clock menu more-arrow no yes mobile

Filed under:

Sounders just got nearly $2M of new money to spend on players

League injects $37 million into Targeted Allocation Money and Homegrown Player budgets

Joe Nicholson-USA TODAY Sports

Just as it was looking as though the Seattle Sounders' hands were going to be somewhat tied this offseason, now comes some potential relief. Major League Soccer announced on Wednesday an infusion of nearly $2 million of off-cap money to be spent over the next two seasons. Every team will get $800,000 of new Targeted Allocation Money as well as an additional $125,000 to be used on Homegrown Player signings in both 2016 and 2017.

This money comes on top of the $500,000 of TAM each team was given last summer and needed to be used by 2019. The Sounders used their TAM to sign Roman Torres and buy Osvaldo Alonso below the Designated Player threshold and open up a spot to sign Nelson Haedo Valdez.

While the money is not as flexible as general Allocation Money or a significant bump in the salary cap, this will allow teams to add players near the tops and bottoms of their rosters.

TAM can be used on players making more than the maximum salary-cap hit (currently about $457,000) but not more than $1 million (or $1.5M if they are midseason signings). The HGP money gives teams a significantly bigger pool from which to pay promising academy players without them hitting the salary cap.

As luck would have it, the Sounders could probably put both forms of money to good use.

After trading Lamar Neagle to D.C. United and allowing Chad Barrett to enter free agency, the Sounders are in significant need of another veteran scoring threat. Although it seems unlikely that the Sounders can use this influx of TAM to open up another Designated Player spot -- all three DPs currently make more than $1M -- they shouldn't have too much trouble finding players on the world market who fit that bill. The new TAM must be spent over the course of the next four transfer windows, but it can be spread out over several different players.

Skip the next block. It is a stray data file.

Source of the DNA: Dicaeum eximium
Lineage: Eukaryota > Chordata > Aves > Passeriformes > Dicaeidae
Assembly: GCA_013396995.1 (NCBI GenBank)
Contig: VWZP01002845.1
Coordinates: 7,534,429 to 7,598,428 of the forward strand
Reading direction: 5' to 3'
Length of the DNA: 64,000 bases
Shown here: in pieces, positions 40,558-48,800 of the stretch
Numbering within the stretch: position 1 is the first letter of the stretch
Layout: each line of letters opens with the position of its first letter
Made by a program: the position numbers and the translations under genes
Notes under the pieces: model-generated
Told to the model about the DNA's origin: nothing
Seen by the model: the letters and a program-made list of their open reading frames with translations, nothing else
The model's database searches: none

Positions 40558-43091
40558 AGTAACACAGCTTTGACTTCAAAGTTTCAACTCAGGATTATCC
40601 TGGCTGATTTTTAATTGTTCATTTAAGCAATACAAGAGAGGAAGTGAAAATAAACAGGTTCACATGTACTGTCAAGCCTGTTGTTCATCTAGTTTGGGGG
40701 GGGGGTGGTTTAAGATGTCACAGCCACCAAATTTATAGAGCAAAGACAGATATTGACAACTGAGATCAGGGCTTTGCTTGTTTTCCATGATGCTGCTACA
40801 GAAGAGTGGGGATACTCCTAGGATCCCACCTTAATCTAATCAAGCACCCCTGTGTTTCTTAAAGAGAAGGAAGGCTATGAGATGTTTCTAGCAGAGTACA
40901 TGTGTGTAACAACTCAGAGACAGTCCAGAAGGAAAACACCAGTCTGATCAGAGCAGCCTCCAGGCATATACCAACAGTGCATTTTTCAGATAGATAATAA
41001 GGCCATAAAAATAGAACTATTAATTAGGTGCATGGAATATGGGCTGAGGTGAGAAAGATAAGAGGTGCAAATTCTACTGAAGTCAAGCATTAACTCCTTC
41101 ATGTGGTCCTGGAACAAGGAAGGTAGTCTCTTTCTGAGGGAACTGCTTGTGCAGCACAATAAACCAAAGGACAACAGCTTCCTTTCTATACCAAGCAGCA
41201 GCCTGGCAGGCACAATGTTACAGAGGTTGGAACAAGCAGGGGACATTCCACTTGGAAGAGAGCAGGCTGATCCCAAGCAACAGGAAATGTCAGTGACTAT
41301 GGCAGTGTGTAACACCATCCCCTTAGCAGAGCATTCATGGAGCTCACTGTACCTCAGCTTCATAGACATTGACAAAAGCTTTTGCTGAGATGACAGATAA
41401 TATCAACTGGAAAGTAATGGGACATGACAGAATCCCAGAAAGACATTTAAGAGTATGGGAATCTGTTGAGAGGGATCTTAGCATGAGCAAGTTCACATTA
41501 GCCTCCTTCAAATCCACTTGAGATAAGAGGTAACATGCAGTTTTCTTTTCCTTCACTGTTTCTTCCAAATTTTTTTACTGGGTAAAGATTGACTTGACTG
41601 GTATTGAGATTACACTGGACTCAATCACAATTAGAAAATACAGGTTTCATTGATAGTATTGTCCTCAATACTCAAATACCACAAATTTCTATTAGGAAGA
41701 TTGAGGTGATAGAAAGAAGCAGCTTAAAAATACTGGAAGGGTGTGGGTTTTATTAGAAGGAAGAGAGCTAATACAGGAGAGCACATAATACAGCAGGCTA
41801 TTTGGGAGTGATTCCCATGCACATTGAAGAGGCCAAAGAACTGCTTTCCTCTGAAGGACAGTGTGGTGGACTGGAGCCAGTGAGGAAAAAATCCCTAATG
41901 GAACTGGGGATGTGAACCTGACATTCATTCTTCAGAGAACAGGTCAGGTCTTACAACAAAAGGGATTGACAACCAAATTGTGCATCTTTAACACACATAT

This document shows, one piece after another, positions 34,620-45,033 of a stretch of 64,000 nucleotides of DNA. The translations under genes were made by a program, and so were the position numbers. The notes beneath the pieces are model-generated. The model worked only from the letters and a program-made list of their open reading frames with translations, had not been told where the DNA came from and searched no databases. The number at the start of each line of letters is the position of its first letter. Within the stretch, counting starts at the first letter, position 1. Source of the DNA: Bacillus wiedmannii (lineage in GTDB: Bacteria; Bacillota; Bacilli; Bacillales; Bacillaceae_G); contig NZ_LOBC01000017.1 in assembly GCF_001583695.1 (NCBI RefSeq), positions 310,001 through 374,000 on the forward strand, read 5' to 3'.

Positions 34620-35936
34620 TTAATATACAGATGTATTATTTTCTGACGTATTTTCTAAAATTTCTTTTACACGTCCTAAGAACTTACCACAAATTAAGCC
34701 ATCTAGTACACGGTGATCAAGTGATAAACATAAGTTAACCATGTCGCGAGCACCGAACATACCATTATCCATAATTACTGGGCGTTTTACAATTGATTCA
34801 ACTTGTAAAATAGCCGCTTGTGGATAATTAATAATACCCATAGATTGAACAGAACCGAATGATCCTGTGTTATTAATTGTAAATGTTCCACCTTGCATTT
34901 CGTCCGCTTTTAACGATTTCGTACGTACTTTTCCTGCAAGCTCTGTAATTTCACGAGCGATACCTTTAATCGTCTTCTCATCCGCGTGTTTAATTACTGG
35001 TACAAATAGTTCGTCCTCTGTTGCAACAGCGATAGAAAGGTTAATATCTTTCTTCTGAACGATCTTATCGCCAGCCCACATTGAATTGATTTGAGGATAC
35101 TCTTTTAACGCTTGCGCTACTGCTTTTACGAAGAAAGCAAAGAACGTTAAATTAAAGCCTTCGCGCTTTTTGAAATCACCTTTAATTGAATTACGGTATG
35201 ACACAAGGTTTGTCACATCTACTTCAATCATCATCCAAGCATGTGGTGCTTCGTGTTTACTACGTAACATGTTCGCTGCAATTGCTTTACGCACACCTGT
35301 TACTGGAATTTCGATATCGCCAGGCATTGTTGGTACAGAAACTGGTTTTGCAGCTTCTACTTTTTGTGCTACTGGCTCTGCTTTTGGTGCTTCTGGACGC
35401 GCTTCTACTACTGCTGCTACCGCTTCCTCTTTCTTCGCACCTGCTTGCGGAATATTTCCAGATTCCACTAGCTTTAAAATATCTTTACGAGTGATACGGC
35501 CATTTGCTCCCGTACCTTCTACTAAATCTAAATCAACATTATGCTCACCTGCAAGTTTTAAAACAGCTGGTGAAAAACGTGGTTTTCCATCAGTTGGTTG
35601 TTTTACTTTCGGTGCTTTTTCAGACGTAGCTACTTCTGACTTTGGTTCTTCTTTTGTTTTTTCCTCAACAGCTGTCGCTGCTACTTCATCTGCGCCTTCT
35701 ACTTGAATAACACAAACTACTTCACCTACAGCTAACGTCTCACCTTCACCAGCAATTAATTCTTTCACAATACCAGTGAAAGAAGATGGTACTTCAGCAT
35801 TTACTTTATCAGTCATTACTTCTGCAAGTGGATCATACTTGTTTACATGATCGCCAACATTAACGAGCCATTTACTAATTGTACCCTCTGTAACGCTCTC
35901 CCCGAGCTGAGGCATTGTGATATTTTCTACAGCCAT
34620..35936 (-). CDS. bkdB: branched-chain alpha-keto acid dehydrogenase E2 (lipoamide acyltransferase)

The boost in HGP money also makes it far more likely that the Sounders could sign someone like Jordan Morris for as much as $200,000 a year without having him count against the salary cap.

The flip side to this announcement is that the true middle of the roster will likely continue to be squeezed. Most, if not all, the new TAM is going to go to new players, and roster spots for MLS veterans are going to become increasingly tight. Those new players are also going to hit the salary cap at the high end -- even with the TAM -- and that could leave less money for players making in the low six-figures.

Still, this seems like a effective way to improve the quality of MLS rosters and hopefully the product on the field.

A few more notes about how this money will work, according to the league release:

  • Clubs may use a portion of or all of the available Targeted Allocation Money to convert a Designated Player to a non-Designated Player by buying down his salary budget charge to at or below the maximum salary budget charge. If converted during the Secondary Transfer Window, the Designated Player may earn at maximum $1.5 million on a prorated basis. If Targeted Allocation Money is used to free up a Designated Player slot, the club must simultaneously sign a new Designated Player at an investment equal to or greater than the player he is replacing.
  • Clubs retain the flexibility to convert players bought down with Targeted Allocation Money into Designated Players if they have a free Designated Player slot.
  • Targeted Allocation Money and general Allocation Money may not be used in combination when signing or re-signing a player, or when buying down the budget charge of a Designated Player. Either Targeted Allocation Money or general Allocation Money may be used on a player in a single season, not both.
  • A Player must earn more than $457,500 per year (2016 maximum budget charge) to qualify for Targeted Allocation Money. The compensation ceiling for such players is set at $1,000,000 per year, unless amounts are applied midseason to an existing Designated Player adjustment to Targeted Allocation. The minimum budget charge for a player compensated with Targeted Allocation Money is $150,000.

Sign up for the newsletter Sign up for the Sounder At Heart Weekly Roundup newsletter!

A twice weekly roundup of Seattle Sounders and OL Reign news from Sounder at Heart